3. The Sacrifice of Abraham’s Son:

3.1. Who was the son that was to be sacrificed?

• In the Judeo-Christian Tradition: It is believed that the son that Abraham attempted to sacrifice was Isaac.
• In Islam, it is believed that the son was Ishmael (Ismail.)

3.2. Location of the Sacrifice Event:

• In the Judeo-Christian Tradition: It is believed that the sacrifice was attempted at the top of mount “Moriah.” That is; the mount where the tree of “Morr” (meaning bitter in Arabic) grows. This tree produced bitter fruits that were also used for perfume. These trees grow at the top of the mount where the Dome of the Rock is built today in Jerusalem.

• In Islam, it is widely believed that the sacrifice event was attempted at the foothill of mount Arafat (an important foundation for Hajj) but there is a minority story that talks about mount Marwah (the Safa & Marwah.)

The question that needs research is: is there a possibility that Morriah and Marwah got confused and hence the general location difference between the Judea-Christian story (Jerusalem) and the Islamic story (Makkah.)

3.3. Building of the Temple (God’s Sacred House of Worship):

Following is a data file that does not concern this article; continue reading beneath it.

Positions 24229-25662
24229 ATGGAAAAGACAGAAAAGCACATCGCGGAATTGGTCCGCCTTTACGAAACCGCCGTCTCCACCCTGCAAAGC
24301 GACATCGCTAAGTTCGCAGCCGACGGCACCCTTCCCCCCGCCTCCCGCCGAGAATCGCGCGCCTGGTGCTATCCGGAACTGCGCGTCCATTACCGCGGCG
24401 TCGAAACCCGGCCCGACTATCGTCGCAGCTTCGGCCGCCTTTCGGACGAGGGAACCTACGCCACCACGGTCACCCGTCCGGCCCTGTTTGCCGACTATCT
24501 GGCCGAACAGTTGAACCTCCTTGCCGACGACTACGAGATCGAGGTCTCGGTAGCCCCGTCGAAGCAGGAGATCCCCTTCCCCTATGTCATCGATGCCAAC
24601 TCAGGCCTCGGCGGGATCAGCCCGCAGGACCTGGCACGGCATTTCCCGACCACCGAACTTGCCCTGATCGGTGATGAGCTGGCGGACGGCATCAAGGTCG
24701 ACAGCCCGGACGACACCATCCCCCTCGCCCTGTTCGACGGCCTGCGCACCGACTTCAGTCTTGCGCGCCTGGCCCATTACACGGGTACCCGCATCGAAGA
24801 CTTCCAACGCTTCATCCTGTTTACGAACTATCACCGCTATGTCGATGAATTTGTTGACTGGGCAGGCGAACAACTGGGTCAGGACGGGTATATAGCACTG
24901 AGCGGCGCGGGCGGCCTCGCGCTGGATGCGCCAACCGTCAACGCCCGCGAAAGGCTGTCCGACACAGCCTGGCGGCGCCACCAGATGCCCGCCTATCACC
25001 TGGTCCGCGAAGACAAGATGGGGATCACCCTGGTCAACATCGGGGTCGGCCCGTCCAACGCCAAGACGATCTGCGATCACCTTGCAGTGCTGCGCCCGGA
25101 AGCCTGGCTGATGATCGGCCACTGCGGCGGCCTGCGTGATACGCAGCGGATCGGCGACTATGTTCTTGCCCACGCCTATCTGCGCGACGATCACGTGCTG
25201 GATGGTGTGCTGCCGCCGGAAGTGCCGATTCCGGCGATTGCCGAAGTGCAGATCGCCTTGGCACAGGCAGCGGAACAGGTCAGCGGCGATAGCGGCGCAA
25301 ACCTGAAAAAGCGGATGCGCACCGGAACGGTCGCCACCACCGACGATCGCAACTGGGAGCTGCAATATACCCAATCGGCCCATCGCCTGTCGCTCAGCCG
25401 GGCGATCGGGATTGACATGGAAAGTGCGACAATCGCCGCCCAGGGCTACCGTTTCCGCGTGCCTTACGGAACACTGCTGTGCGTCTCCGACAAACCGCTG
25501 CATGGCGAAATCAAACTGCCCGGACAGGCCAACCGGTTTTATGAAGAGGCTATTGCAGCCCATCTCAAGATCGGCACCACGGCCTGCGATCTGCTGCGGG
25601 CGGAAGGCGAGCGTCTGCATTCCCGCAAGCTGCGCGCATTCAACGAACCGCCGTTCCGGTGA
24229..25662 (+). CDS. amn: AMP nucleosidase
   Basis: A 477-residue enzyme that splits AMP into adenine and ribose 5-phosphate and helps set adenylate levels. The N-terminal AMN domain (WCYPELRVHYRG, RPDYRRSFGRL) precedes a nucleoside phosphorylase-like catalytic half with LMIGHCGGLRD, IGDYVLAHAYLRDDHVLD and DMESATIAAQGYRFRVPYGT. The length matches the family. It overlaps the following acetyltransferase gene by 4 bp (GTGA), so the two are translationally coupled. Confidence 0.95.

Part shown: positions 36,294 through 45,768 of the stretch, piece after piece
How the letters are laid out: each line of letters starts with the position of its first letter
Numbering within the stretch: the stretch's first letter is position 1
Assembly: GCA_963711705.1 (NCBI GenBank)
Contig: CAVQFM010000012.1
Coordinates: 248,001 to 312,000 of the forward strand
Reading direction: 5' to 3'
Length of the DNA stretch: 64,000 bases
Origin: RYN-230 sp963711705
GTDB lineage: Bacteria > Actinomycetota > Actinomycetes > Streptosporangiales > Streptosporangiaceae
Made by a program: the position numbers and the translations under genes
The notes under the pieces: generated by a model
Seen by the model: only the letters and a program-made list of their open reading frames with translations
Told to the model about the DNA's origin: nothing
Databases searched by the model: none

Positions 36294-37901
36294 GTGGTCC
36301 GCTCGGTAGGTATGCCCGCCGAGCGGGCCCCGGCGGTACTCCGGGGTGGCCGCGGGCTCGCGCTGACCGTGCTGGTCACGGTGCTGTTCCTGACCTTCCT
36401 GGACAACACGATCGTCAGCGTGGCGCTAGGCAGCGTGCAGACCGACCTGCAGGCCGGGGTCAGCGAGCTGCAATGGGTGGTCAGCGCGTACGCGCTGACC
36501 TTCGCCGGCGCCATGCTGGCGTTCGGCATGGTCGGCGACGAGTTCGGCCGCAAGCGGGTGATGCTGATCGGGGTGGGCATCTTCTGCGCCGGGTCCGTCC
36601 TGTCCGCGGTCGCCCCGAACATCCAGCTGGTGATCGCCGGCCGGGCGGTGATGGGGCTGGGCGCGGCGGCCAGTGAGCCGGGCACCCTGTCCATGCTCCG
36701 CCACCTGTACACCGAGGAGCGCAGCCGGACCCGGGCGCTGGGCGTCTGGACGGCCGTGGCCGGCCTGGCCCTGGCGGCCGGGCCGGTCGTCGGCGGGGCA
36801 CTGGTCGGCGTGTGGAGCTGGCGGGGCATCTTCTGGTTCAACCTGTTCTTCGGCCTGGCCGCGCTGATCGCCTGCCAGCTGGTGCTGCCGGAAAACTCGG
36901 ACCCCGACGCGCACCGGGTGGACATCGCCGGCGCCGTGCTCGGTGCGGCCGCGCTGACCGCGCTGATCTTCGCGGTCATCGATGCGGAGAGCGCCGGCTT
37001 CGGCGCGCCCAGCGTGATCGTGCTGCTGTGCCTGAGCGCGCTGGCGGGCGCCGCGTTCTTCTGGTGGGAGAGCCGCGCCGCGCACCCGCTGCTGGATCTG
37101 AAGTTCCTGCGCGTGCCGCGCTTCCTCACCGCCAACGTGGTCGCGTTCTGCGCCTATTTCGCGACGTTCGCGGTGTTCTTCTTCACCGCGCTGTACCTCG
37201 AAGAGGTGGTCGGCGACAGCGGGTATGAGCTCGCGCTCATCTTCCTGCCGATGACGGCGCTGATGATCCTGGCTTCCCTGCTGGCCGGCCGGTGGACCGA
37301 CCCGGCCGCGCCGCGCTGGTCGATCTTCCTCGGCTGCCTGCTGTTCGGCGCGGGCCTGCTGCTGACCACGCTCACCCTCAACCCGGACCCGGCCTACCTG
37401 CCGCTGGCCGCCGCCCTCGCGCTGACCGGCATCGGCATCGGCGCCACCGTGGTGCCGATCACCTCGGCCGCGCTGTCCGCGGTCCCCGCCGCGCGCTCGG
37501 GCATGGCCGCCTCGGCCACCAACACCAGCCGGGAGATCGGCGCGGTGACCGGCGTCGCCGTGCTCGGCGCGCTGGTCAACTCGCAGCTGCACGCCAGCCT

• In the Judeo- Christian story we find that all stays silent after Abraham’s attempted sacrifice, then the successions of Prophets Jacob (or Prophet Israel), King David (believed to be Prophet David in Islam) and King Solomon (again believed to be Prophet Solomon in Islam.) Then we read that “King” David, who was successful in wiping out the anti-God citizens (the Philistines), and is believed to be the first founder of a nation of the Hebrews, attempted to build the temple in commemorations of Abraham’s attempted sacrifice of his son Isaac and God’s revelation to him. The chief Rabbis refused because David’s hands, as stated by them, were full of blood. The task was given to “King” Solomon. It is believed by the Judeo-Christians that he built the first temple. It is described to be a stunning memorial in lavishness and structure.